Several study limitations should be noted. First, the LCA can identify the preference heterogeneity, but are unable to discover the underlying behavior reason in depth, and can be better explained through qualitative interviews . Second, since a maximum number of five attributes is suggested, we selected the most important attributes for the study. There may be some other factors that are missed. Third, respondents need to make choices under certain circumstances, and the stated preference may be different from the revealed preference. We used WTP merely as an estimate of the relative utility of services and not as an indication of true WTP . Fourth, the probable cause for unbalanced gender structure has been explained above and this reminds us to deal with the balance between representativeness of sample and research feasibility.
Among people using healthcare services, we find that their behaviour could be described in four groups: overall consideration, price-driven, near distance and quality seeker. The results suggest that the care provider, mode of services, travel time and cost should be considered in priority setting decisions. The study also reveals substantial disagreement in the opinion of Traditional Chinese Medicine between different population subgroups. Effectively measuring the preference of healthcare delivery from the perspective of the demander is essential to increase service efficiency within resource constraints. The policy should be multidimensional, not only emphasis strengthening the accessibility and availability of healthcare services, but also guide the residents to seek healthcare services properly and rationally. Moreover, the policy should consider improving the socio-economic status of the population to improve their health outcome.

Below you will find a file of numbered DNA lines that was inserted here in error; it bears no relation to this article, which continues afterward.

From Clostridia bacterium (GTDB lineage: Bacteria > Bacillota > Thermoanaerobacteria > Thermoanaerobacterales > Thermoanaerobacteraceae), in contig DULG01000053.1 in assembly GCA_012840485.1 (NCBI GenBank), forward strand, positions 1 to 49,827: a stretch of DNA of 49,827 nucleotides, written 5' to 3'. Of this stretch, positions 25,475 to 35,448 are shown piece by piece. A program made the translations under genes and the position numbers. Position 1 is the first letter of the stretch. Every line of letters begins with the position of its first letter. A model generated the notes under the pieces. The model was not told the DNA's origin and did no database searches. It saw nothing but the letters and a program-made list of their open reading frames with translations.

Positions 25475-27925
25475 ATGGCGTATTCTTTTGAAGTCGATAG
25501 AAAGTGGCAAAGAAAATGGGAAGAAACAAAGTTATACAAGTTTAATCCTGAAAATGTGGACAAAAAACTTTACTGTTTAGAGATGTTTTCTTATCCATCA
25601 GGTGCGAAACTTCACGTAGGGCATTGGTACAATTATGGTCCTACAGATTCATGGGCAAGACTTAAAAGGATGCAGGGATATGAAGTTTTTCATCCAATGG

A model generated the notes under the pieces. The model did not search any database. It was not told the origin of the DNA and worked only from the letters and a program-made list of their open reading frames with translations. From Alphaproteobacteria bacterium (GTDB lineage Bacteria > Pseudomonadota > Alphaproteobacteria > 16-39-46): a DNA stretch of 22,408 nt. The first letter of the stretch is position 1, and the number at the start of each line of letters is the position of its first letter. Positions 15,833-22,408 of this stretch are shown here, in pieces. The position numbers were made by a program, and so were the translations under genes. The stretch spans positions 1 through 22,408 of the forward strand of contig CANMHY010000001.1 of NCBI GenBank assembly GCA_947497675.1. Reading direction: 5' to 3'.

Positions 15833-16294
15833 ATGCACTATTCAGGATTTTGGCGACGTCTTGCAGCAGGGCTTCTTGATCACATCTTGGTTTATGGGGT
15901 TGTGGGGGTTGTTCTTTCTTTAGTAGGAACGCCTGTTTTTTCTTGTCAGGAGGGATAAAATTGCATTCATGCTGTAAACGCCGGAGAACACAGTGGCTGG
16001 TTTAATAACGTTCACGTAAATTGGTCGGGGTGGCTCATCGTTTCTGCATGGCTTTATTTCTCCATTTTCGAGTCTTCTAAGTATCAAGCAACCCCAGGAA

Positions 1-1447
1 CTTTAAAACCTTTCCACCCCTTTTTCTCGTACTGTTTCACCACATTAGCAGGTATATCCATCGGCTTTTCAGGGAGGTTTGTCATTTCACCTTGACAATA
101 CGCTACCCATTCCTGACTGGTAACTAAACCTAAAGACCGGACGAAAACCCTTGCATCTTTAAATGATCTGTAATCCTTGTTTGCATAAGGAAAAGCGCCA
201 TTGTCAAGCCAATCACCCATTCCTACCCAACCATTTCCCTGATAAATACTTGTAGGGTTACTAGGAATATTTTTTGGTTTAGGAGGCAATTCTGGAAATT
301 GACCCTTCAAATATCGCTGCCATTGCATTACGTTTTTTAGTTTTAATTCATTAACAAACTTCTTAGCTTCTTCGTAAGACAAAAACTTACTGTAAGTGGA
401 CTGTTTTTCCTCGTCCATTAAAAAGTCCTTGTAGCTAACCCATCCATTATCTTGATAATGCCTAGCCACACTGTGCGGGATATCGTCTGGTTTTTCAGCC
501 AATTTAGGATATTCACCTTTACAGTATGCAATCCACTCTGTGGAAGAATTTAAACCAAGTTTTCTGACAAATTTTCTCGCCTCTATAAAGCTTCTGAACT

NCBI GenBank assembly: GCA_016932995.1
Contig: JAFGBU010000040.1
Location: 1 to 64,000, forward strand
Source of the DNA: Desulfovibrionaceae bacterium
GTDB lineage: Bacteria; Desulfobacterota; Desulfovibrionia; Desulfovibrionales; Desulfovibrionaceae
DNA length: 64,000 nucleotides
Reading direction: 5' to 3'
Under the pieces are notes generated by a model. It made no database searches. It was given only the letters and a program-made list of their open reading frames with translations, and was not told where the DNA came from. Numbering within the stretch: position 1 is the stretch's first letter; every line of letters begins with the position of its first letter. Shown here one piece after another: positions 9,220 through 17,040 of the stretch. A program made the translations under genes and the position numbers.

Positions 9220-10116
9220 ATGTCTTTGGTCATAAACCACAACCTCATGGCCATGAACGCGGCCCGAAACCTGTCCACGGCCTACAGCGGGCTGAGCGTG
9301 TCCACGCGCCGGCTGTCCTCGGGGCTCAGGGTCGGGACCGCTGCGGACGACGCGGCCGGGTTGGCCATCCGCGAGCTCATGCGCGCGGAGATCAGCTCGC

Availability of data and materials
The datasets used and analyzed during the current study are available from the corresponding author on reasonable request. Contact information: email@example.com.
Latent class analysis
Discrete choice experiment
Willingness to pay
Traditional Chinese Medicine
Gross domestic product
The London Patient Choice Project
Akaike information criterion
Bayesian information criterion
National Health and Family Planning Commission. China’s health statistics yearbook 2018. Beijing: Peking Union Medical College Press; 2018. .
National Health and Family Planning Commission. China’s health and family planning statistics yearbook in 2017. Beijing: Peking Union Medical College Press; 2017.
Wu D, Lam TP. Underuse of primary Care in China: the scale, causes, and solutions. The J Am Board Family Med. 2016;29(2):240–7. https://doi.org/10.3122/jabfm.2016.02.150159.